Rishi Sunak’s announcement that supplies in the hospitality sector will temporarily be subject to the 5% rate of VAT has been generally welcomed.
Which businesses does the rate change apply to?
The announcement appears to be targeted at those businesses providing catering (other than the supply of alcohol), accommodation to travellers, and admissions to attractions/venues such as theme parks, zoos and cinemas. HMRC have since issued some guidance which details which attractions could be subject to the lower rate of VAT, even suggesting that some online events might be subject to the lower rate of VAT.
When does the VAT rate change apply? – Issues for those providing accommodation
One of the main question that businesses in the hospitality sector will ask is in respect of when the new rates apply.
For those providing catering and admissions, the answer should be relatively simple. The tax point rules mean that payment is received at the same time as the supply. This means that any supplies of food / admission made between 15 July 2020 and 12 January 2021 will be made at the 5% rate of VAT.
There could be more of an issue in respect of businesses providing accommodation or other businesses in the hospitality sector which take deposits.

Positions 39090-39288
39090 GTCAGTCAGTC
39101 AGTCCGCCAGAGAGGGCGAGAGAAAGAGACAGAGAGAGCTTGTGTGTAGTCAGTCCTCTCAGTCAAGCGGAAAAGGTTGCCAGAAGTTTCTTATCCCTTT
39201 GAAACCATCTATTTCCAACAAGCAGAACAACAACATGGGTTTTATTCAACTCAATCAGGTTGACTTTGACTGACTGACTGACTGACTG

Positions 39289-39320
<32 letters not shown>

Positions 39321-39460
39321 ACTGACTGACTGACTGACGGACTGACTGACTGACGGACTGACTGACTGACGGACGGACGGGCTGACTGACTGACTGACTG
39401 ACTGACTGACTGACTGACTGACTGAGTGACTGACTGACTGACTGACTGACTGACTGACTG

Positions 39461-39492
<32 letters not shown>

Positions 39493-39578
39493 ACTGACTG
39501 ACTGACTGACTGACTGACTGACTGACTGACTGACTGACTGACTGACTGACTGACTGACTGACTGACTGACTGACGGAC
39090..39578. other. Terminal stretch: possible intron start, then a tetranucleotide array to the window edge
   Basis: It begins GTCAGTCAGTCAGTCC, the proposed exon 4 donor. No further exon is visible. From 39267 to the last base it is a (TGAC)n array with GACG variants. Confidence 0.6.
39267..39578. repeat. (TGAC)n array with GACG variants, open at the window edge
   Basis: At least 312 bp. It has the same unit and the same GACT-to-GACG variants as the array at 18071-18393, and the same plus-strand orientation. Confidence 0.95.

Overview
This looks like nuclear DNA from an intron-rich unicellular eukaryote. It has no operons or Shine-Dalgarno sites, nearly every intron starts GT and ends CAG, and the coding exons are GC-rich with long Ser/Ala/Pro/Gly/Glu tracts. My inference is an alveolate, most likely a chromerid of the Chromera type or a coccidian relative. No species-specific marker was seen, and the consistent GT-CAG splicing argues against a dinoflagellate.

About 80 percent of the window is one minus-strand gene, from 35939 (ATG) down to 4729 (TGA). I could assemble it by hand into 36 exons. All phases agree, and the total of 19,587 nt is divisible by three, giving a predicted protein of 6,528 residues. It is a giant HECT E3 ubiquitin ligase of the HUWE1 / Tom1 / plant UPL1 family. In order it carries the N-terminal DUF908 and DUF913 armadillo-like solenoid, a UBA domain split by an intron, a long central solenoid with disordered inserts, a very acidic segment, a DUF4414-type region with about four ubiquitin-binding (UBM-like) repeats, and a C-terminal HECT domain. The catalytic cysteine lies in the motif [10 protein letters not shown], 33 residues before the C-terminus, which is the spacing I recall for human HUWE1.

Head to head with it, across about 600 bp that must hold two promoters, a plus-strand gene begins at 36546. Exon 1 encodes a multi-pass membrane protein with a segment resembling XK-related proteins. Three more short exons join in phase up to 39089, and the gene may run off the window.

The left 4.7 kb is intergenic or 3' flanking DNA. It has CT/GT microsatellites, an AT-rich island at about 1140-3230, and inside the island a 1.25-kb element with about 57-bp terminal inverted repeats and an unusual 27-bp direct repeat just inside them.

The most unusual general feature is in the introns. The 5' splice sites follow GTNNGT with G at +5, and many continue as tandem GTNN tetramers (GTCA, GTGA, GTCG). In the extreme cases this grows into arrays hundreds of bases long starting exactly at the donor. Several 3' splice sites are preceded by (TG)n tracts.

The normal tax point rules state that the basic tax point is when a supply is actually made (e.g. for accommodation when the traveller actually stays in the hotel).
However, an actual tax point is created (and usually takes precedence) when payment is made (i.e. a deposit). Under the normal rules this would mean that a deposit taken before 15 July 2020 would be subject to 20% but the remainder of the payment for a stay during the 15 July to 12 January 2021 period would be subject to the 5% rate of VAT if payment was received after 15 July 2020.
Clearly, this may mean that businesses providing accommodation are approached by their customers asking for a refund.
A business can issue a credit note in relation to the deposit so that VAT is charged at the 5% rate of VAT if the actual supply will be made between 15 July 2020 and 12 January 2021.
Though the guidance is hard to follow it is set out at section 30.7.4 of HMRC’s VAT Notice 700 here. The credit note needs to be issued within 45 days of the VAT rate change.
Alternately if the business does not elect to issue the credit note then it could justify treating the deposit as chargeable at the 20% rate.
If a credit note is issued, then the VAT amount would need to be paid back to the customer in order for the credit note to be valid. However, presumably the VAT amount could be set off against the additional payment due.
Recording VAT liability – restaurants and catering
The VAT rate change applies to eat in catering and hot take-away food. However, it does not apply to the sale of alcoholic drinks (and presumably does not apply to cold takeaway food which would be standard rated such as confectionery).
This means that businesses providing catering will need to set up their systems to record those sales which are standard-rated and those which are subject to the 5% rate of VAT.
At present it is assumed that when the Eat In to Help Out Scheme is introduced in August VAT will still be due on the full selling price of the meal rather than the discounted price (however the exact nature of the scheme is not yet known).